I hope you enjoyed our first installment of William’s take on the carol ‘Good King Wenceslas’ as much as I did. As promised, the conclusion to the tale if our offering behind today’s Advent door. Enjoy!
“Brother, it is good to see you on this cold night.”
Wenceslas tried to look unmoved, but this was the first time that evening that he allowed himself to feel the knife edge of fear. What had been a dark, empty street ahead was now filled with lamplight. Burning torches. Dozens of them.
Flurries of snow swirled around the flames and darted for the ground. Wenceslas’ eyes switched from these to the wooden church, closer now in the foreground. Then to the bearded figure, well shorn, eyes all the more alight with the reflection of the leaping flame.
No one moved, though Wenceslas’ guards tensed their arms about them, gathering their unsheathed weapons close.
“You were expecting me, brother?” Prince Boleslav asked. He was hurt – and his tone said as much. And after the initial shock there was no malice in his eyes. Just weary resignation to the suspicion and recrimination that was set to come his way.
Whoever claims to love God yet hates a brother or sister is a liar. The words hung heavily on Wenceslas’ mind. Boleslav surely comes in good faith. And if he does not, then he will answer to God.
And perhaps to me.
Wenceslas gestured to Jira Bohdan, his captain of the guard. He lowered his sword, and Wenceslas walked forward, past him, to his brother.
The duke held out his arms and the prince received him. And no words were exchanged in their embrace.
When Wenceslas did feel the pain he had anticipated, it was not from the front.
Gasps, panicked words, ricocheted from both sides across the snow drizzled cobbles of that unhappy street.
The duke wheezed as his brother held him by the shoulders. Boleslav’s face was frozen as he looked down at his elder brother.
Wenceslas’ lips pursed.
“Why?” he whispered.
“A brother does not kill a brother.” Boleslav’s face, though firm, betrayed confusion. Roughly he shoved Wenceslas to one side and drew his sword.
“What is the meaning of this?”
Jira Bohdan stammered and stumbled over his words. It was what we had agreed. I thought this was as you intended, my lord.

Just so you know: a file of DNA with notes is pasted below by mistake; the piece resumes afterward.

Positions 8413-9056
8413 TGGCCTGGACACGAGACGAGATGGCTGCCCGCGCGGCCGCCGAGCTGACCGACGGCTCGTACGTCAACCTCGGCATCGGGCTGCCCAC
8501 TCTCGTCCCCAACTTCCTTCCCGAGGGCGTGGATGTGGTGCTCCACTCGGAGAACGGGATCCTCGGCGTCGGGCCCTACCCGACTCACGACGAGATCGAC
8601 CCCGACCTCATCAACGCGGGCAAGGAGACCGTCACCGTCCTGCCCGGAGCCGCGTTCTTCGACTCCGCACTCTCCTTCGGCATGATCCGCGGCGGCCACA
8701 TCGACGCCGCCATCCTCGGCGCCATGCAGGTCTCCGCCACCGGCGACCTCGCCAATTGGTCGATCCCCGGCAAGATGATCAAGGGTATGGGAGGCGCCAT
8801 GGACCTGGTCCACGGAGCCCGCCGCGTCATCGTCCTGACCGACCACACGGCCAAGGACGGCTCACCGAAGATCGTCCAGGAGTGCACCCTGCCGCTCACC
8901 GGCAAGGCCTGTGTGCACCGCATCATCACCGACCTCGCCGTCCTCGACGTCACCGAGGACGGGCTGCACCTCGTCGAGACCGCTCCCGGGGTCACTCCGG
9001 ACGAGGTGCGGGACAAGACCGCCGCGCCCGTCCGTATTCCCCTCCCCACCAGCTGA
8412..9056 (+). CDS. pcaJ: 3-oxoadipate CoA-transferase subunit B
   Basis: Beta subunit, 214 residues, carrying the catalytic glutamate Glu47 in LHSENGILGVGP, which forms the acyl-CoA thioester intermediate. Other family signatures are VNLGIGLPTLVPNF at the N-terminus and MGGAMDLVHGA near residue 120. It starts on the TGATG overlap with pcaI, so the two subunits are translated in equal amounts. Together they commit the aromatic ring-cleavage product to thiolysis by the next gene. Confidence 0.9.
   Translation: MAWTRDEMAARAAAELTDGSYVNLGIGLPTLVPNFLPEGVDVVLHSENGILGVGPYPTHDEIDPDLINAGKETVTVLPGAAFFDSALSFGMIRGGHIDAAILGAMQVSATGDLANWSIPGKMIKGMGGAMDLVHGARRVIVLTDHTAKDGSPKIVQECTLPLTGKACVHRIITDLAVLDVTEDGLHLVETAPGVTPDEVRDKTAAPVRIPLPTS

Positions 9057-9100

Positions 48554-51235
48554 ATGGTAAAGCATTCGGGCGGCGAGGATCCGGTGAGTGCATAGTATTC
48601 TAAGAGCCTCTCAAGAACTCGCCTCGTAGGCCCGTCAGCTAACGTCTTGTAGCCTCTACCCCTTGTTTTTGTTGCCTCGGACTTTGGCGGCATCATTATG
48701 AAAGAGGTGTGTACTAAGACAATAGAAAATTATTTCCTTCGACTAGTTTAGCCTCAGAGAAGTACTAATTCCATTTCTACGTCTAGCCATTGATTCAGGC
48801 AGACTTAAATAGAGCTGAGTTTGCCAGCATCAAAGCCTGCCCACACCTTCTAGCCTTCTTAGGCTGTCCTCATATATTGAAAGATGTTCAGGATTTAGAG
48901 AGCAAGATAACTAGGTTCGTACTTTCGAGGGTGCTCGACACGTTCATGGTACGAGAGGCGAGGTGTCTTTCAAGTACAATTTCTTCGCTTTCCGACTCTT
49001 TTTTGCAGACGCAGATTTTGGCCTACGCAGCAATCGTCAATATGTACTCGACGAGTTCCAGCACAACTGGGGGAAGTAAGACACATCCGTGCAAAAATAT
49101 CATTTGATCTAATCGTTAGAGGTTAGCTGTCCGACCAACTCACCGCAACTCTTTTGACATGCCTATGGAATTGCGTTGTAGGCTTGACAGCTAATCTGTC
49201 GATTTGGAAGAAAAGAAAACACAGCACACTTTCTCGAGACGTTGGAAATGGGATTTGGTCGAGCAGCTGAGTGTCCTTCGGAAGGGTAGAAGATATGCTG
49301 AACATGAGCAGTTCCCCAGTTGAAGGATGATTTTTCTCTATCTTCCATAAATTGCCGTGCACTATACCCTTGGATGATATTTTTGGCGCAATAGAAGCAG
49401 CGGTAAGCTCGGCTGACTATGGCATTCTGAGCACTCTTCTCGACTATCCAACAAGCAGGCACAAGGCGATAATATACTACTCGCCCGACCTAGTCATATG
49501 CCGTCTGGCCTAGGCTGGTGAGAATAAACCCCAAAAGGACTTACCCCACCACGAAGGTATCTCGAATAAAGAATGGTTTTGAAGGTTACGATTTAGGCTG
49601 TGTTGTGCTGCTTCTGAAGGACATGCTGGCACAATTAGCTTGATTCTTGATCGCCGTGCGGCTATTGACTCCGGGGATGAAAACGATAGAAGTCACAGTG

Wenceslas took advantage of the distraction to stumble off, clutching his stomach in the wake of stunned onlookers. He looked up. Delirium began to cloud what he saw. The church.
Wenceslas made off for it as a scuffle developed behind him. More steel was drawn. He took a jog, stumbling over the crisp snow on the flagstones. He wheezed, wincing as he coughed up blood. The church door was ahead. God will look after his children.
Boleslav’s men clashed with his guards now – a confused mass of men confounded by the increasing swirling snow. Wenceslas fell down with a thump in the church doorway. More pain. He clasped his hands in front of him and began to pray.
“My lord, forgive me for my sins, for those I have committed against you and others – ”
Rushed panicked words. His heart thundered.
“What sins are these, Duke Wenceslas?”
In his fever, Wenceslas’ eyes for a moment stayed on his now frozen hands.
Is this the son of God? Is this the end? Is Jesus – German?
Wenceslas realised that it was not the end. That God had not yet sent his only son to collect him from this mortal earth. That God instead had sent his truest friend in all the world, that he might not die alone.
“Otto,” Wenceslas chuckled breathily, “In God’s name, I am glad to see you.”
“You are hurt, lord,” Otto said simply. The man panted, but crouched above Wenceslas, rooted to the spot, quite unsure what to do.
“I am glad you are here,” Wenceslas breathed, “Bringing you flesh and bringing you wine surely turned out more than just mere charity.”
“God knows it sir, I am grateful.”
Wenceslas smiled up weakly at the gormless German peasant, still stunned by the events he had just witnessed. Wenceslas was stunned too, but content now, more so than even when he had set foot in the town of Brandys that morning.
“God knows it I am grateful Otto. To you and to the Lord Almighty. Both have given me such a parting as I could not have anticipated or hoped in all of my years on this earth. Make yourself safe, and be Merry, and be right with God, so that this final meeting will not have been in vain.”
And so finishes the true tale of St Wenceslas. Thank you to William for a fascinating combination of historical fact and literary flair. If this has whet your appetite for more tales of Saint W, then why not try ‘Wenceslas’, a poem by Carol Ann Duffy?